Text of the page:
Use this URL to cite or link to this record in EThOS: https://ethos.bl.uk/OrderDetails.do?uin=uk.bl.ethos.758015
Title: Bimanual coordination and motor learning in children with unilateral motor disorders
Author: Rudisch, Julian
ISNI:       0000 0004 7430 8198
Awarding Body: Oxford Brookes University
Current Institution: Oxford Brookes University
Date of Award: 2016
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Abstract:
Introduction: Appropriate bimanual coordination is essential for many tasks in daily life. Children with unilateral cerebral palsy (uCP) however struggle with the execution of such tasks. Extensive research has been done investigating motor impairments on a functional level using standardized procedures. There is a lack of studies however looking at the specific problem of coordination of a bimanual task, especially with respect to the different underlying neuropathologies. Aims & Methods: Within this thesis, kinematics of bimanual hand movement during a role differentiated bimanual box opening task in children with uCP, as well as in typically developing children (TDC) of similar ages, were investigated. The aims were: i) to identify behavioural changes in peak periods of development of the corpus callosum and areas of the prefrontal cortex, both of which are related to bimanual function in typically developing children; ii) to explore the relation between motor impairments of children with uCP and their bimanual coordination and iii) to investigate the impact of various underlying neuropathologies on bimanual coordination in children with uCP. Results: For the first study, a total of 37 TDC between 5 and 16 years were included and allocated to their respective age-group: Young Children (YC: 5-6 years), Old Children (OC: 7-9 years) and Adolescents (AD: 10-16 years). The two older groups performed the task significantly faster than YC. Likewise, a trend (yet without reaching significance) towards a more ideal temporal sequencing was shown between YC and the two older groups. In contrast, spatial accuracy as expressed by the path length increased only in the AD group. For the second study, a total of 37 children with uCP between 7 and 17 years were included. Children presented manual impairments between levels I and III (according to the Manual Ability Classification System). It could be shown that task duration increased and spatial accuracy decreased with increasing levels of impairment, especially in children with higher levels of impairment (level III). Furthermore it could be shown that a subgroup of children experienced an involuntary interference when moving their affected hand, limiting the use of their less affected hand. The third study utilised a multiple case study involving nine children diagnosed with uCP with neuroimaging and neurophysiological data. The children were found to have various neuropathological patterns resulting in different forms and severities of motor impairments. It could be shown that grey-matter lesions had the most severe impact on manual abilities. Conclusion: In TDC, performance of bimanual hand movements was temporally related to peak developmental periods of the corpus callosum, emphasizing the importance of interhemispheric exchange of information for bimanual coordination. In children with uCP, bimanual performance was related to the level of impairment of the affected hand. In addition it was found however that some children show excessive bimanual interference when using their affected hand in a bimanual task which limits the functionality of the less affected hand, possibly related to i) ipsilateral corticomotor projection patterns from the less affected hemisphere to the affected hand or ii) lack of suppression of interhemispheric crosstalk. It could also be shown that the various neuropathologies can affect bimanual motor control differently. Detailed diagnosis of the neuropathology and motor impairment are thus essential for the planning of tailored therapy interventions.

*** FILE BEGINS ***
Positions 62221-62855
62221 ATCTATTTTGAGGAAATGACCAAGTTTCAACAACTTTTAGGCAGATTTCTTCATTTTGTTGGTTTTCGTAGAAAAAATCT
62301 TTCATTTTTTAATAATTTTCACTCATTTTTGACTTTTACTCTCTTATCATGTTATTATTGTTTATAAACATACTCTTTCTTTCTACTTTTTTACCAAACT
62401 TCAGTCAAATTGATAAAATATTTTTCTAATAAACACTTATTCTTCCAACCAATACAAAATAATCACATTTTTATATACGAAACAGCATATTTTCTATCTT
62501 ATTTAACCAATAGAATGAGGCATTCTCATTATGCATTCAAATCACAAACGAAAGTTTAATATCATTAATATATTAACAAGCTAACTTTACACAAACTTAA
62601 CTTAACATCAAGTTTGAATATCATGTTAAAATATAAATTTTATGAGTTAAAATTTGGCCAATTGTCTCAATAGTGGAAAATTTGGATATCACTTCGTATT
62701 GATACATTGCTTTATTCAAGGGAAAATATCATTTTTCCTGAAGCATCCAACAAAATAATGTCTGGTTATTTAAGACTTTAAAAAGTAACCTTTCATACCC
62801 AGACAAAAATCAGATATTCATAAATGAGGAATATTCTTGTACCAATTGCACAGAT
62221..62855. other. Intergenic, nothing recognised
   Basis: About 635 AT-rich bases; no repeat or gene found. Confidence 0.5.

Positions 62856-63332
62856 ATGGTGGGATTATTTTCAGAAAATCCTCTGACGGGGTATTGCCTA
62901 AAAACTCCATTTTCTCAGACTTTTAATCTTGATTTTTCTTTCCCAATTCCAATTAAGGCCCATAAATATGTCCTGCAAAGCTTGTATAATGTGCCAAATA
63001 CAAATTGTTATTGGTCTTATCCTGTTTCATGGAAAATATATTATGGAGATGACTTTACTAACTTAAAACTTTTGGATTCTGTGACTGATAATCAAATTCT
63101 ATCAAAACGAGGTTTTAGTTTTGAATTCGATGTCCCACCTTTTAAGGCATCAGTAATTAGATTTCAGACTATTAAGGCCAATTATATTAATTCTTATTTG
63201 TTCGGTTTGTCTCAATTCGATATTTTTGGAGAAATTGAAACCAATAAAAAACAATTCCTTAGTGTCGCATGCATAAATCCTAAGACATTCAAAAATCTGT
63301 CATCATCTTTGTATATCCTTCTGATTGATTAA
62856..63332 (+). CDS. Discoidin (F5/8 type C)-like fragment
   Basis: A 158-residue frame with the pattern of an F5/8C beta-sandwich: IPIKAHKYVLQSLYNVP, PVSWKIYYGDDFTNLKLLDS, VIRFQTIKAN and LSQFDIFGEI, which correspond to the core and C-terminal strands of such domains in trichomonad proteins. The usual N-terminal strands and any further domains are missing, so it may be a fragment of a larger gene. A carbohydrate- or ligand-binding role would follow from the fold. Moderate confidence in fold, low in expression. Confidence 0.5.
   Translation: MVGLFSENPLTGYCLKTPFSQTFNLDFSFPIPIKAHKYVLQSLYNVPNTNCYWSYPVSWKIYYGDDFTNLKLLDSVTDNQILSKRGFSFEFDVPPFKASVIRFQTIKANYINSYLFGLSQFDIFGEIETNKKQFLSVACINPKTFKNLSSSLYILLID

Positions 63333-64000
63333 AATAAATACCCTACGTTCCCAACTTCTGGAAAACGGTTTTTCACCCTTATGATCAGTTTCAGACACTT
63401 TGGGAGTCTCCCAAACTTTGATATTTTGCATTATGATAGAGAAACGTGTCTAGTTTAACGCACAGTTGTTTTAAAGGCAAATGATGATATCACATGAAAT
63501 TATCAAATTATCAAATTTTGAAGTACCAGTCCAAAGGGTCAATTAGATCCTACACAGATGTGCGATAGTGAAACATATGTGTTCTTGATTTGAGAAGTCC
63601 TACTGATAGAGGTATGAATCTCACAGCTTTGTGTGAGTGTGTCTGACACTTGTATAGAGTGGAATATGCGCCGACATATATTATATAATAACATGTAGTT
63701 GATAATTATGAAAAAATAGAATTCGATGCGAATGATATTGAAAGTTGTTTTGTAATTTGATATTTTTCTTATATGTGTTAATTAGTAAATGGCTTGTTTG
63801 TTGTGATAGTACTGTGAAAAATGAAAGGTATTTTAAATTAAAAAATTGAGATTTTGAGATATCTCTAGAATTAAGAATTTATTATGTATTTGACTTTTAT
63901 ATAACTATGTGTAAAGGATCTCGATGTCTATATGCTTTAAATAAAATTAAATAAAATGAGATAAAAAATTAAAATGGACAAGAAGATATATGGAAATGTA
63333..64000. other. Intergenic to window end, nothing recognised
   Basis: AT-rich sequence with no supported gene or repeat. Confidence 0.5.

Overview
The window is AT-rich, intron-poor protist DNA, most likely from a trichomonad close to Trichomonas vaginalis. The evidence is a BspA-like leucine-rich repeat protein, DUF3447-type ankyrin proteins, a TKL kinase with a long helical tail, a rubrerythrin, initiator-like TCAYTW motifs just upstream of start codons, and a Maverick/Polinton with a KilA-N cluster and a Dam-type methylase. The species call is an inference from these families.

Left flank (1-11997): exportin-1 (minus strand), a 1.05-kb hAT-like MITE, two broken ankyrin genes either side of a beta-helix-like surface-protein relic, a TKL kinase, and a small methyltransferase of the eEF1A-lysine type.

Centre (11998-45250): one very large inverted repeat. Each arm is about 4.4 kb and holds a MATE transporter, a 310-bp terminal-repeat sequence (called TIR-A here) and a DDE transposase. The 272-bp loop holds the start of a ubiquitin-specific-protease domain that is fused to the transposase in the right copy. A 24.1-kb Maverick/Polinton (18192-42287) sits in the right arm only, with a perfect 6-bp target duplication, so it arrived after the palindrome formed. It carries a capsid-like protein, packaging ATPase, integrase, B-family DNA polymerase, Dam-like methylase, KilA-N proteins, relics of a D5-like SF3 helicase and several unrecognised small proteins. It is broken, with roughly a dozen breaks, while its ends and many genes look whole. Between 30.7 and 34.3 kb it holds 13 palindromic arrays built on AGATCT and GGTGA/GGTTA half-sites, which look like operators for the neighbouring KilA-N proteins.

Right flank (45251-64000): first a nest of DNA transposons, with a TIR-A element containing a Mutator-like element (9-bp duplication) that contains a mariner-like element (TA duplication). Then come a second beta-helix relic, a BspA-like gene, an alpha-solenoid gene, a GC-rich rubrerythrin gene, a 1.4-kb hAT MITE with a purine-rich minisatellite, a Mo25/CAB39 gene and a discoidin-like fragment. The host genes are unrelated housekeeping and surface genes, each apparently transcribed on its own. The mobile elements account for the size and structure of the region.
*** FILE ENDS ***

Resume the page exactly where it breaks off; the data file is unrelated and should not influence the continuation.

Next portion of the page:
Supervisor: Not available Sponsor: Not available
Qualification Name: Thesis (Ph.D.) Qualification Level: Doctoral
EThOS ID: uk.bl.ethos.758015  DOI:
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